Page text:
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Michael Flynn, former national security advisor to President Donald Trump. Photo: Chip Somodevilla/Getty Images

Attorneys representing former Trump campaign aide Michael Flynn, who briefly served as a White House national security adviser, recommended to a federal judge Tuesday that Flynn serve "a term of probation not to exceed one year, with minimal conditions of supervision, along with 200 hours of community service" for charges related to lying to federal investigators.

The details: The request comes a week after Mueller recommended no prison time for Flynn, citing his "substantial assistance" with his wide-ranging Russia investigation. In the 178-page sentencing memo, Flynn’s attorney’s made reference to his long military service, included letters of support and cited his significant cooperation with the special counsel Robert Mueller. Flynn, who pleaded guilty last year to lying to the FBI, is facing a statutory maximum sentence of five years in prison and a $250,000 fine. But under his plea deal, he is eligible for a sentence of zero to six months and can ask to court to waive any fine. His sentencing is scheduled for Dec. 18.

Go deeper: Every big move in the Mueller investigation

Go deeper

4 hours ago - Science

The "war on nature"

A resident stands on his roof as the Blue Ridge Fire burned back in October in Chino Hills, Calif. Photo: Jae C. Hong/AP

Apocalyptic weather is the new normal because humans are "waging war on nature," the UN declared on Wednesday.

What they're saying: "The state of the planet is broken," said UN Secretary-General António Guterres, reports AP. “This is suicidal.”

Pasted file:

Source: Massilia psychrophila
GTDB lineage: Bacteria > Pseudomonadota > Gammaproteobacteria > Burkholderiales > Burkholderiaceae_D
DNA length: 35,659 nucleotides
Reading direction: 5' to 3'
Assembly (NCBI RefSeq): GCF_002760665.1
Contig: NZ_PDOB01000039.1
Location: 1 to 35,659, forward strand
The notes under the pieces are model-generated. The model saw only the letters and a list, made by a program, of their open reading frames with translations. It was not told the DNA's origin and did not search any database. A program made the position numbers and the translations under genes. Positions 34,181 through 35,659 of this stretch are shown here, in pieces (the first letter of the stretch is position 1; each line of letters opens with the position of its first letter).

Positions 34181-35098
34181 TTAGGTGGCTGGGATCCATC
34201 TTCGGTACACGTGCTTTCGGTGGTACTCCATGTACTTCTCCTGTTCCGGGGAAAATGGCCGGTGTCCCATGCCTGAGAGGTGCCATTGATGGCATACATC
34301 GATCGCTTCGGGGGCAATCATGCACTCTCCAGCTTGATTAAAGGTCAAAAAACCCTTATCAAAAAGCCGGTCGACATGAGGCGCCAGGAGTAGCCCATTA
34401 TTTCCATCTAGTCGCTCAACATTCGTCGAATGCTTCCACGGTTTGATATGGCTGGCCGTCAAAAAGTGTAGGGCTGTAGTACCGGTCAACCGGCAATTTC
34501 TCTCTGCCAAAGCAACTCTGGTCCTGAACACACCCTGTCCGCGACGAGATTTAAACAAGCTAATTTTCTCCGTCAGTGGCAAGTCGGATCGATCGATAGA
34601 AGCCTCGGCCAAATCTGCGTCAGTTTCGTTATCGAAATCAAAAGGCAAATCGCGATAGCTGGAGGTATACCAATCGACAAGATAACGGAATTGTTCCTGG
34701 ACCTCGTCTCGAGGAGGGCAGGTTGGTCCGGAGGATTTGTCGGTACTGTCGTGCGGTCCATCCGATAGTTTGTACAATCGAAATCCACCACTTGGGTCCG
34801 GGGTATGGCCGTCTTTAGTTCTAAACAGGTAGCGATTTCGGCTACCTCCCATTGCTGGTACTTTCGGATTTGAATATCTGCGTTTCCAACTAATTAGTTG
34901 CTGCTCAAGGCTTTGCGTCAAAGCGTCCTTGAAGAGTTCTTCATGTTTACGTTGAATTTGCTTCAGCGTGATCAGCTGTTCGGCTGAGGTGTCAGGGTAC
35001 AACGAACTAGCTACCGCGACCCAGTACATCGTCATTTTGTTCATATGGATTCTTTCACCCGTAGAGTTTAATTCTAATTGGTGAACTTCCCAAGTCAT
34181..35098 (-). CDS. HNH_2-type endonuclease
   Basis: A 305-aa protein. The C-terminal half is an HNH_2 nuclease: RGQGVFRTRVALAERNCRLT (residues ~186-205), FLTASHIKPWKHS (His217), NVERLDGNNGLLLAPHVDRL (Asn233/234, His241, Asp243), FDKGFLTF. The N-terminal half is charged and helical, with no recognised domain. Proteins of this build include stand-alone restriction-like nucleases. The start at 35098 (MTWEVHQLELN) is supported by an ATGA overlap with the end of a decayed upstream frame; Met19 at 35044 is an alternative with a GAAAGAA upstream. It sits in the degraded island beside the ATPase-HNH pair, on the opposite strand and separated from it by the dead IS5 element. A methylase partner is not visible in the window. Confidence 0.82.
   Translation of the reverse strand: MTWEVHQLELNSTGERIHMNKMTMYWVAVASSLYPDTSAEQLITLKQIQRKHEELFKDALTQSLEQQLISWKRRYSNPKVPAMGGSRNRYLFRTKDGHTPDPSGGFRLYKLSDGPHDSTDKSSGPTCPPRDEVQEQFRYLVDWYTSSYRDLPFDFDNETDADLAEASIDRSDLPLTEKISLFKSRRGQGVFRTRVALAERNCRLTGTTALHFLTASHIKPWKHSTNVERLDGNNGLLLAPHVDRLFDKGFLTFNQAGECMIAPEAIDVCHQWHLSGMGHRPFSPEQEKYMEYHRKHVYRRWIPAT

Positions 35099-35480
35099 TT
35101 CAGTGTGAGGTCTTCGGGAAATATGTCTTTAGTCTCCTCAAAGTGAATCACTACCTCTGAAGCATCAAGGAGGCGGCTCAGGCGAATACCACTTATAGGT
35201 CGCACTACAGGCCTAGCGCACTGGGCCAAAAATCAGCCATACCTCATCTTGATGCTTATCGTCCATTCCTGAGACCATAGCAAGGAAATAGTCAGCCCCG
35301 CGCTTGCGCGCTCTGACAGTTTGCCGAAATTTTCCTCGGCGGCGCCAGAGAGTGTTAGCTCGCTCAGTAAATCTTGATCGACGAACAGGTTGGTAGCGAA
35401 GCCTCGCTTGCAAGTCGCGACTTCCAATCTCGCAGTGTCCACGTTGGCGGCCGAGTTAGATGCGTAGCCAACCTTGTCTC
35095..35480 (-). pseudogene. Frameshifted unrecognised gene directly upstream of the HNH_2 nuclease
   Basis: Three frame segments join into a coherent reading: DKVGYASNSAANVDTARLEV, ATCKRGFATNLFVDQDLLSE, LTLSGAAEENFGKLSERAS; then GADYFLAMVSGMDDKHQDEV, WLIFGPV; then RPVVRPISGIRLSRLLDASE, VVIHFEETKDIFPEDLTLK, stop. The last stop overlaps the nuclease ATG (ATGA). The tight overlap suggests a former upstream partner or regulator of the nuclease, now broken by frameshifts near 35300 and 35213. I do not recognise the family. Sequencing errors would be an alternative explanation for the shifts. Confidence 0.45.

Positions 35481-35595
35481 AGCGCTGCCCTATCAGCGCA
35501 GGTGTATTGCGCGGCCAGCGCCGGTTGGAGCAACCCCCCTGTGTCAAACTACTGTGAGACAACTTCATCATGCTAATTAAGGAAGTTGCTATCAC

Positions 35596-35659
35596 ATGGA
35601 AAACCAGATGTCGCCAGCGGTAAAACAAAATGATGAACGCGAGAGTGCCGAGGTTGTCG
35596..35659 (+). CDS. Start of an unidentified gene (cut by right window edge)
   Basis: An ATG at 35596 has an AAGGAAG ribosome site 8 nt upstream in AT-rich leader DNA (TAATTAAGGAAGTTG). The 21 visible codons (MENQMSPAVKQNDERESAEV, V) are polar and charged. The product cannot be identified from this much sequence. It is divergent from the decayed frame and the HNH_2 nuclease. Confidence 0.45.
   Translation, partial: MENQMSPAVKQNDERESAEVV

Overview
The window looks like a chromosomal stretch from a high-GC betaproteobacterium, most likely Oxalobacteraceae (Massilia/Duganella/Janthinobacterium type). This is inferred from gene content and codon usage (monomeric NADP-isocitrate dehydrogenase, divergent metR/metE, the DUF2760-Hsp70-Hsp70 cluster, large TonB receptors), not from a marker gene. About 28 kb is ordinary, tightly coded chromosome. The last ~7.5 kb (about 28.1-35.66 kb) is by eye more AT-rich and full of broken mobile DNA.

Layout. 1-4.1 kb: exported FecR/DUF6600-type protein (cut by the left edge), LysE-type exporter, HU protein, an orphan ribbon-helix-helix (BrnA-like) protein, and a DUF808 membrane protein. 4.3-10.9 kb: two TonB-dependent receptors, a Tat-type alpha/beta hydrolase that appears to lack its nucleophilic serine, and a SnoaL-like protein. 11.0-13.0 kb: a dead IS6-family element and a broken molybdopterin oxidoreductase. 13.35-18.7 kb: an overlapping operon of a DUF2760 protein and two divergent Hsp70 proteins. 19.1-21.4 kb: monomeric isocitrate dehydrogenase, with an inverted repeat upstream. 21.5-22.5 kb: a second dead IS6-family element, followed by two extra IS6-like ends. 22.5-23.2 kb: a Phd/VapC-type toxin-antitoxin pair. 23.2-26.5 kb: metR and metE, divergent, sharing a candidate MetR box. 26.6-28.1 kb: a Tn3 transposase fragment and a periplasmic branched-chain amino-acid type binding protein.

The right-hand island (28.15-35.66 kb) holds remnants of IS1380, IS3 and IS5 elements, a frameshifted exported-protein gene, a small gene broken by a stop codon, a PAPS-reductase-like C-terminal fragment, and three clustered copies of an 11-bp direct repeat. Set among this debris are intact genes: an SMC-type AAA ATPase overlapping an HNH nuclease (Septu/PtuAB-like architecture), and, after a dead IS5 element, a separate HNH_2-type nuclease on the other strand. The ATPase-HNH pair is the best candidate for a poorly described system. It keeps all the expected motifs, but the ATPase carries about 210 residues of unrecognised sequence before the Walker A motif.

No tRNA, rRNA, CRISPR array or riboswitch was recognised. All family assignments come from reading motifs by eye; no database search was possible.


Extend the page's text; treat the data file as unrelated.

Updated 5 hours ago - Politics & Policy

Coronavirus dashboard

Illustration: Aïda Amer/Axios

  1. Health: Nursing homes are still getting pummeledU.S. could hit herd immunity by end of summer 2021 if Americans embrace virus vaccines, Fauci says.
  2. Politics: Pelosi, Schumer call on McConnell to adopt bipartisan $900B stimulus framework.
  3. World: U.K. clears Pfizer-BioNTech vaccine for mass rollout — Putin says Russia will begin large-scale vaccination next week.
  4. Business: Investors are finally starting to take their money out of safe-haven Treasuries.
  5. Sports: The end of COVID’s grip on sports may be in sight.

Pelosi, Schumer call on McConnell to adopt bipartisan $900B stimulus framework

House Speaker Nancy Pelosi on Nov. 20. Photo: Drew Angerer/Getty Images

House Speaker Nancy Pelosi (D-Calif.) and Senate Minority Leader Chuck Schumer (D-N.Y.) on Wednesday urged Senate Majority Leader Mitch McConnell (R-Ky.) to use a $908 billion bipartisan coronavirus relief framework as a basis for jumpstarting negotiations.

Why it matters: The framework, introduced by a group of bipartisan lawmakers on Tuesday, calls for significantly less funding than Pelosi had previously demanded — a sign that Democrats are ready to further compromise as millions of Americans endure economic hardship.